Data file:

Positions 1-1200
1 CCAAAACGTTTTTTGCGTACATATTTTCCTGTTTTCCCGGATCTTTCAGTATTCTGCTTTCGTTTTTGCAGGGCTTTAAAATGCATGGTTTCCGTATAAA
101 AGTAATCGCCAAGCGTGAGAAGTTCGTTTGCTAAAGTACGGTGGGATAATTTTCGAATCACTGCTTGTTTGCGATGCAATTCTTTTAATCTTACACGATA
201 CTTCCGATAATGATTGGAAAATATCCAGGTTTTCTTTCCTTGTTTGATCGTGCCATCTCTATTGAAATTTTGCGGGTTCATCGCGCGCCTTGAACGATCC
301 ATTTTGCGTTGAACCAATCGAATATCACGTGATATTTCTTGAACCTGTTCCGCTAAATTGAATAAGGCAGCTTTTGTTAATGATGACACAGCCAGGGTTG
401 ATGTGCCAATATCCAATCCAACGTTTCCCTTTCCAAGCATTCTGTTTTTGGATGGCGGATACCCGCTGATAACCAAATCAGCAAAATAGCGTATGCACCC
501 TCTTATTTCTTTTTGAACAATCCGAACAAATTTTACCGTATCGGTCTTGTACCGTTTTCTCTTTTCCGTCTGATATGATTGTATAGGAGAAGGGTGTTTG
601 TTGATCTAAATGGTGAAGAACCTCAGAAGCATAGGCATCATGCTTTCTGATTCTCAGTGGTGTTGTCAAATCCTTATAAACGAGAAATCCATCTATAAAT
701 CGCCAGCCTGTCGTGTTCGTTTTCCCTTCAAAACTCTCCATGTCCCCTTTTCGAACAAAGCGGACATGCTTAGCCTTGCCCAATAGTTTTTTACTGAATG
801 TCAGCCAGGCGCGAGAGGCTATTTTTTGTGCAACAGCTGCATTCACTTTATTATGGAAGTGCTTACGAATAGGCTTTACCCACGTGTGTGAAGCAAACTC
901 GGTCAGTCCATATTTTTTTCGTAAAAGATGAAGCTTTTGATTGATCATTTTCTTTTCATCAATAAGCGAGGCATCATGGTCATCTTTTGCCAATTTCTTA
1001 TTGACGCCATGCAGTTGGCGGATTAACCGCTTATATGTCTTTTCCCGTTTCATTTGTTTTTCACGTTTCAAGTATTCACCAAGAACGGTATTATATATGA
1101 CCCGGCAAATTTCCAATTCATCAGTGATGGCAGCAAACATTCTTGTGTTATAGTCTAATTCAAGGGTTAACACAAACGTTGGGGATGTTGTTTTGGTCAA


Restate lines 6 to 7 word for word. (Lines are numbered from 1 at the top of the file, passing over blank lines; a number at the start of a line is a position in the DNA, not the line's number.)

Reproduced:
401 ATGTGCCAATATCCAATCCAACGTTTCCCTTTCCAAGCATTCTGTTTTTGGATGGCGGATACCCGCTGATAACCAAATCAGCAAAATAGCGTATGCACCC
501 TCTTATTTCTTTTTGAACAATCCGAACAAATTTTACCGTATCGGTCTTGTACCGTTTTCTCTTTTCCGTCTGATATGATTGTATAGGAGAAGGGTGTTTG